Monday 10th August 2020, 1945 Kick Off
Sutton Common Rovers vs Tonbridge Angels
The Build Up
Last time I put a match report on here, things looked a little bit different. As I watched Chertsey Town dispatch Ashford Town (Middx) back in February, people were predicting that drastic action would need taking to offset the impact of some extra curricular bat eating in a place called Wuhan that (if we’re honest) 90% of us had never heard of before.
Fast forward to mid-August, and it’s fair to say quite a bit has changed. Without going into the societal, health and economic effects which have been huge and tragic for so many, the impact on football has also been profound. Seasons declared null and void or settled on Points Per Game (a calculation we’re all now experts at…), footballers skipping curfew and catching the virus, and now matches behind closed doors – these have been just some of the stories we’ve seen at the highest levels. But now, as the Champions League of one season still has three rounds to run, whilst the first stages of the next season have already kicked off, non-league teams across the country start to prepare for the advocated restart of competitive football next month.
For Sutton Common Rovers, this is their second pre-season friendly, following a 0-0 draw with Epsom & Ewell last week, and I was invited to cover for their regular photographer to ensure that supporters can at least see something from their matches. After breaking records in 2018/19, when SCR recorded their highest ever finish (2nd in the Combined Counties Premier League, behind all-conquering Chertsey), whilst also winning the League Cup, 2019/20 was a bit more a jolt back to earth. With the league much more competitive, the Commoners were duking it out at the right end of the table, but when COVID rolled up and all football at Steps 3-7 was voided, SCR were sitting 8th (admittedly with quite a few games in hand). Had PPG have been invoked at that level, SCR would have ended the campaign in 5th, with Ascot United taking the title.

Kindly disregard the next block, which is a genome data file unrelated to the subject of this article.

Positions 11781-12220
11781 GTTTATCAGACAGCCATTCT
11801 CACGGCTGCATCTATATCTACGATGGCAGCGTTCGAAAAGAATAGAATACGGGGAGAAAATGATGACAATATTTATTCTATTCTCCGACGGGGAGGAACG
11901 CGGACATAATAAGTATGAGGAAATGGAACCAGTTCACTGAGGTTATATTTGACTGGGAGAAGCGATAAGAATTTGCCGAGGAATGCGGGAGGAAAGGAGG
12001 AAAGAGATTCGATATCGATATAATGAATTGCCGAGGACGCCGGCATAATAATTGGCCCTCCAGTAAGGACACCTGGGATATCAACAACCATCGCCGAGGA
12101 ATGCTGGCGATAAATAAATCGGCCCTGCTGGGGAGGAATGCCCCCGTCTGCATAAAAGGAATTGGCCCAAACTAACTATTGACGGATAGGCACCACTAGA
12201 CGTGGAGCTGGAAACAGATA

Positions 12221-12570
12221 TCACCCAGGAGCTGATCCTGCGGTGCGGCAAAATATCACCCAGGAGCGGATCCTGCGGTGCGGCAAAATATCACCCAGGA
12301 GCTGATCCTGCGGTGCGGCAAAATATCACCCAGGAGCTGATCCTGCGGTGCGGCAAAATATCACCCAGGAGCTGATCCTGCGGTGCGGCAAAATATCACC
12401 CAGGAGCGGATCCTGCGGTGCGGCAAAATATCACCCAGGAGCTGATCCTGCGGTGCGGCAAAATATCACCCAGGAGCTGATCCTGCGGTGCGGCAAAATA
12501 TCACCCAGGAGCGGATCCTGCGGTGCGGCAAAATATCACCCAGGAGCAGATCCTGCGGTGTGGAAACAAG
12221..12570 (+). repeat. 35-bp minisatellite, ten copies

Tonbridge Angels, of Step Two National League South, did register a completed season for 2019/20, with the National League clubs voting to end the season with PPG deciding final standings. Tonbridge, 20th in the league at the time, but with games in hand were immediately catapulted up to 15th – a fine showing in their return to Step Two football. Since changing their name to Tonbridge Angels in 1994, the Kent side had spent only three seasons in the National Leagues prior to that campaign, and were predicted by many to go straight back down. The Angels, who beat Haringey Borough, Merstham and Met Police in the extended (and absurd) Play Off system of 2018/19 to win that promotion, were in or around the relegation zone for the first half of the season, but a fantastic run post-Christmas, saw them lose only two league matches in 2020, resulting in a deserved surge up the table.
That run was built around the goals of Joe Turner, who recently gave Steve McKimm a massive boost, by resigning for the coming year. He’ll be joined by much of the squad from last season, along with Alex Akrofi and Kristian Campbell who signed from Aveley and Bognor Regis Town respectively. On Saturday, Akrofi and Turner gave the (absent) fans a glimpse of what they can expect, bagging three between them in a 6-0 thrashing of Loxwood.
Which brings us to the most contentious issue of these pre-season friendlies. The fans, or rather, the lack thereof. At the end of a week where Dover Athletic have transfer listed their entire squad as a desperate bid to stave off extinction, and Droylsden and FC Romania both succumbed to that fate, the non-league community has ramped up pressure on the government and the FA to allow fans back into the game. With people furloughed, business closing their doors, and those that have survived running on reduced cash flow, sponsorship is difficult to come by, meaning that now – more than ever – clubs are relying on gate receipts and bar takings.
Considering pubs have now been open for almost a month, restaurants are full, and the beaches and parks are busier than the M25 at rush hour, it seems absurd that football is given a blanket “behind closed doors” dictat. Gander Green Lane, today’s venue, has a capacity of slightly over 5,000. Sutton Common Rovers average attendance last season was 59. Their largest crowd was 83. Now, I’m no scientist, but I strongly suspect in a venue that size, 83 people could socially distance about ten times over. It might not seem a lot, but a pre-season friendly against a team three leagues higher could conceivably pull in 100-150 people, with friends and family wanting to watch their loved ones – that surge of cash through the tills could keep the doors open for a few more months for clubs at this level. If, like me, you think that it’s time to allow fans back into football matches, in a sensible, socially distant manner, please show your support on twitter and other social media platforms for the #letfansin campaign.